By Paul Abelson
senior technical editor
Mention engine heat today and the reaction is far different from what it was years ago.
Heat wasn’t nearly as big a problem before the October 2002-compliant engines hit the scene. With the literal meltdown that many engines suffered because of the higher temperatures, cooling system maintenance is much more critical now than it was back in the day.
But staying on top of cooling system maintenance doesn’t mean you have to bring in a highly
trained team of pros. In fact, with a little work and effort, you can become your own cooling system investigator and troubleshoot plenty of cooling system problems.
The cooling scene
Much as crime scene investigators do, the best way to find the culprit robbing you of heat management in your cooling system is to track the process systematically from start to finish. Just follow it through the engine and out the exhaust system.
Some of the heat takes the direct route, as hot exhaust flows directly through the exhaust manifold, into the mufflers or the diesel particulate filter and out to the ambient air. As the gas flows, it heats the parts it contacts, and that heat is dissipated into the surrounding air.
Far more complex is the remaining heat. It flows through cylinder heads and cylinder liners into liquid coolant that is pumped through hoses to a radiator. Along the way, a temperature valve, the thermostat, regulates coolant flow to the radiator.
The radiator absorbs heat from the coolant and transfers it to thin metal fins. They transfer it to air flowing over the fins. If there isn’t enough air forced in by the vehicle’s speed, a fan turns on, which sucks air through the radiator and blows the air into the engine compartment.
In post-October 2002 engines, some of the hot exhaust is diverted to an exhaust gas recirculation cooler, often referred to as an EGR cooler. The gas is then metered back into the engine. The cooler removes heat from the gas by transferring it to the engine coolant. That adds to the radiator’s load.
When we follow the heat flow, we find the following components or supplies are involved in the process. Each requires inspection, testing or regular maintenance.
As you conduct your own cooling system investigation, watch for a number of problems that can reduce effectiveness. Identifying these culprits is essential to rectifying the problems.
Cylinder liners can pit. Coolant can lose its chemical charge. Hoses can harden and crack or soften and collapse. Hose clamps can loosen. The thermostat can go out of adjustment. Hose
BY THE BOOK
There are a lot of how-tos in the Technology & Maintenance Council’s Recommended Practices. In fact, nine separate RPs deal with cooling system repair and maintenance alone.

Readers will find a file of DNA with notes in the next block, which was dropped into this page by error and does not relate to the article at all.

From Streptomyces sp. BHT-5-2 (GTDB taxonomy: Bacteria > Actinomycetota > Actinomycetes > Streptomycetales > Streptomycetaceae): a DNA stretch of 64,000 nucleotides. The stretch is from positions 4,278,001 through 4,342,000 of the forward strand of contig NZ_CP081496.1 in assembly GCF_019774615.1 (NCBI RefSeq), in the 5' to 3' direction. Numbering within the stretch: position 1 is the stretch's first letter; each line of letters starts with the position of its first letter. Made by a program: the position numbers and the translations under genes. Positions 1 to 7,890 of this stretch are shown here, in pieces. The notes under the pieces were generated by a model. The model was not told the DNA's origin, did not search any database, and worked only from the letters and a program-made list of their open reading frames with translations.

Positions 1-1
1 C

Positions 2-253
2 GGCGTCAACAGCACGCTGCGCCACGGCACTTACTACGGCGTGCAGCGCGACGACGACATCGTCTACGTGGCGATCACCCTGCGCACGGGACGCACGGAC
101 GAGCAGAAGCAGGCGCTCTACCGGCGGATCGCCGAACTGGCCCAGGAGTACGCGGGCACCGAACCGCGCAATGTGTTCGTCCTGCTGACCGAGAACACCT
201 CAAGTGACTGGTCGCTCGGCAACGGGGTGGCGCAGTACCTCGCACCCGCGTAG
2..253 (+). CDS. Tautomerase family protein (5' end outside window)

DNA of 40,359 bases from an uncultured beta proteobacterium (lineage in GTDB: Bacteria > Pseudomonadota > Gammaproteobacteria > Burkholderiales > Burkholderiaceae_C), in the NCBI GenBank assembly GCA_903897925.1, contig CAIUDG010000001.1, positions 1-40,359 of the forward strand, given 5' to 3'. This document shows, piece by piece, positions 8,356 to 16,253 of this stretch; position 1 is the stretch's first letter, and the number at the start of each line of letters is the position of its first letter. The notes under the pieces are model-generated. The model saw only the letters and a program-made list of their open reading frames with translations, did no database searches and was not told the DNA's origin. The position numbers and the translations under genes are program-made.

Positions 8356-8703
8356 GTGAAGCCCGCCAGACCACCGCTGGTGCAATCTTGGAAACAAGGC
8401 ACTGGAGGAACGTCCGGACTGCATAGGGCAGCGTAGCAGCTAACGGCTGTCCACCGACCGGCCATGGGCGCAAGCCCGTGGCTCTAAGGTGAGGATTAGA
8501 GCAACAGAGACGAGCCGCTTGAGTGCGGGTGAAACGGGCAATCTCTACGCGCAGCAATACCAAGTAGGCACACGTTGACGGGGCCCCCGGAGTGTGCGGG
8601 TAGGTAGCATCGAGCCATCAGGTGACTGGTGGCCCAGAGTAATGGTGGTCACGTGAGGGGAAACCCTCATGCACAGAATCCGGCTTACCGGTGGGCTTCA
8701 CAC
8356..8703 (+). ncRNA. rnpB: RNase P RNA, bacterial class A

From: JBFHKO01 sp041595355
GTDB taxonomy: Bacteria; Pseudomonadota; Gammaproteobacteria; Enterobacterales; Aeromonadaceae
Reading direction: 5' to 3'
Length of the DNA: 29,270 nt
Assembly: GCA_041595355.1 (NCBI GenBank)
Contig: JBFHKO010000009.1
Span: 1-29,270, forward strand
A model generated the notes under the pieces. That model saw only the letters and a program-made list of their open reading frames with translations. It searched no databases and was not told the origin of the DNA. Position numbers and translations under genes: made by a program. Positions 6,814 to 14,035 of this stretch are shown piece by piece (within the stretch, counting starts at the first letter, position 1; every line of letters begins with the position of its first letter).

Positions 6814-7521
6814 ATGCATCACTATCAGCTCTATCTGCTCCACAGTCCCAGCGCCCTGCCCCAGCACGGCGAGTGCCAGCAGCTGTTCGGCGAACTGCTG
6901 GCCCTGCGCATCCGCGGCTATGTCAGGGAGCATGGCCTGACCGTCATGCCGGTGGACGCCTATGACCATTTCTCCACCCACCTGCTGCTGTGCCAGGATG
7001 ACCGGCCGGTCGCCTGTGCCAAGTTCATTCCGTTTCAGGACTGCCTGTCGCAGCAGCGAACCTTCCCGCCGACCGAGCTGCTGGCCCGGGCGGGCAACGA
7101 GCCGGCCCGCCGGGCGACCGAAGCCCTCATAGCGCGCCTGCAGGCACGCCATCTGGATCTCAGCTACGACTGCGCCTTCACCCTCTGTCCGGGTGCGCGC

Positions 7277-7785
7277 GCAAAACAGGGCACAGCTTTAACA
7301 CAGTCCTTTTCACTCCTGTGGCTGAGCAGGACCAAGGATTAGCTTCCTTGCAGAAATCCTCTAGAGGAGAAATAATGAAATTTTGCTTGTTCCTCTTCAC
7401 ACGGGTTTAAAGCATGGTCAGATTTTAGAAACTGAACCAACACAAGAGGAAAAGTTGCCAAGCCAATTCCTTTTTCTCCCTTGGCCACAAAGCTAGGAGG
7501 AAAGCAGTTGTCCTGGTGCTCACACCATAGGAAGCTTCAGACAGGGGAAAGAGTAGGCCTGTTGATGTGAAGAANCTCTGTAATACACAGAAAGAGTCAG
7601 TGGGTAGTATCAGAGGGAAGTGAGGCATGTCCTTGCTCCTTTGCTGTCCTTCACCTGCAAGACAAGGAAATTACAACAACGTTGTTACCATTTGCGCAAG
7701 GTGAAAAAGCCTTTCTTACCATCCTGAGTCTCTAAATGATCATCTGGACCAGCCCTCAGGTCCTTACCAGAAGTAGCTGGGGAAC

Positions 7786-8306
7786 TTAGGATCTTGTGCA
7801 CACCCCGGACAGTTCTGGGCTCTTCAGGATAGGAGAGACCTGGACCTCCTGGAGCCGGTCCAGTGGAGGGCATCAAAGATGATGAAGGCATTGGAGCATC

You can start your maintenance with RP313C, the Checklist for Cooling System Maintenance.
You can learn how to test your thermostat for proper operations as well as how to check fan temperature controls from the RPs. Inspection and Maintenance of Accessory Belt Drive Systems is another RP you might be interested in checking out.
Other maintenance tips for cleaning heat exchangers are in RP333A, Heat Exchanger Exterior Maintenance and Cleaning.
Recommended Practices are available for purchase individually from TMC by calling (703) 838-1763. But, for less than the cost of the nine RPs relating to cooling systems and accessories, you can join TMC as an owner-operator member. Your membership includes the complete TMC RP manual, either in print or on CD. Owner-operator members can serve on TMC Task Forces that create the RPs, or they can comment on RPs that go out for ballot.
fittings on the radiator can crack. The water pump blades can erode, and its gasket can crack and leak.
The radiator can clog. Fins can corrode or break off. The core can leak where it is joined to the tank. The fan drive can go out of adjustment. Drive belts can crack and fray, and grooves can deteriorate. Sensors or connectors can corrode, sending false signals to controllers.
Don’t feel overwhelmed
Cooling system maintenance should start with an inspection of coolant level and freeze protection. Then test for the concentration of supplemented coolant additives – dubbed SCAs for short. Some extended life coolants or long life coolants do not require SCA treatment unless diluted with traditional coolants. SCAs protect cylinder liners from pitting.
Test for hard water in your system. If you have to replace coolant, use a system cleaner first. Minerals in hard water form scales that impede heat transfer. Remove your thermostat and test it for proper operating temperature.
Visually inspect fans and shrouds at every preventive maintenance interval or more often. Also look at fan hubs and blades. Make sure drive belts are in good condition and pulleys are in proper alignment and in good condition.
Check radiators for leaking. Make sure radiator caps hold and release pressure as specified in your engine owner’s manual. Be wary of counterfeit radiator caps and caps that are off-spec.
Visually inspect charge-air coolers and air conditioner condensers, and listen for telltale sounds of air leakage. Check hose clamps and fittings.
Check the condition of hoses. If they feel hard and brittle, they will soon crack and leak. They have been exposed to heat and ozone. Soft, mushy feeling hoses have been attacked internally by chemicals. They may soon collapse, cutting off coolant flow.
Heat exchangers can become clogged with bugs, leaves and other debris. Fins can be bent. All heat exchangers – radiators, charge-air coolers, oil coolers and air conditioner condensers – should be carefully cleaned. Water pumps should be inspected according to engine makers’ instructions. LL
Paul Abelson may be reached at firstname.lastname@example.org.